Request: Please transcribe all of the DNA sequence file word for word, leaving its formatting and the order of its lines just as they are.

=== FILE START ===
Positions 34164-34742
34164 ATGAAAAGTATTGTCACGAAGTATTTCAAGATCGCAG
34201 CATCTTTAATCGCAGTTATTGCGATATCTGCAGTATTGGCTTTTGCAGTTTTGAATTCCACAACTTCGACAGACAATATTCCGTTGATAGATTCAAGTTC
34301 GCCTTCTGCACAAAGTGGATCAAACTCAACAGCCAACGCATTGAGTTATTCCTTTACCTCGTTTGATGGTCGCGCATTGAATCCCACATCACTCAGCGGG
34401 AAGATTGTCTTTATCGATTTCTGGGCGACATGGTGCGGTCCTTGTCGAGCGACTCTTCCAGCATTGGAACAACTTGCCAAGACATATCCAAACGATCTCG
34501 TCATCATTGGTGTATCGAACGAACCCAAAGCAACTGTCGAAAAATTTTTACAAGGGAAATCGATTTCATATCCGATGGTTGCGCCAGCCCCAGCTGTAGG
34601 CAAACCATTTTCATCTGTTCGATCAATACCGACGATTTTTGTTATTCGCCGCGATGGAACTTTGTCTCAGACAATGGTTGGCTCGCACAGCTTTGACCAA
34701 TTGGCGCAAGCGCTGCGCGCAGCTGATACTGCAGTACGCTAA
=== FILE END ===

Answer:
Positions 34164-34742
34164 ATGAAAAGTATTGTCACGAAGTATTTCAAGATCGCAG
34201 CATCTTTAATCGCAGTTATTGCGATATCTGCAGTATTGGCTTTTGCAGTTTTGAATTCCACAACTTCGACAGACAATATTCCGTTGATAGATTCAAGTTC
34301 GCCTTCTGCACAAAGTGGATCAAACTCAACAGCCAACGCATTGAGTTATTCCTTTACCTCGTTTGATGGTCGCGCATTGAATCCCACATCACTCAGCGGG
34401 AAGATTGTCTTTATCGATTTCTGGGCGACATGGTGCGGTCCTTGTCGAGCGACTCTTCCAGCATTGGAACAACTTGCCAAGACATATCCAAACGATCTCG
34501 TCATCATTGGTGTATCGAACGAACCCAAAGCAACTGTCGAAAAATTTTTACAAGGGAAATCGATTTCATATCCGATGGTTGCGCCAGCCCCAGCTGTAGG
34601 CAAACCATTTTCATCTGTTCGATCAATACCGACGATTTTTGTTATTCGCCGCGATGGAACTTTGTCTCAGACAATGGTTGGCTCGCACAGCTTTGACCAA
34701 TTGGCGCAAGCGCTGCGCGCAGCTGATACTGCAGTACGCTAA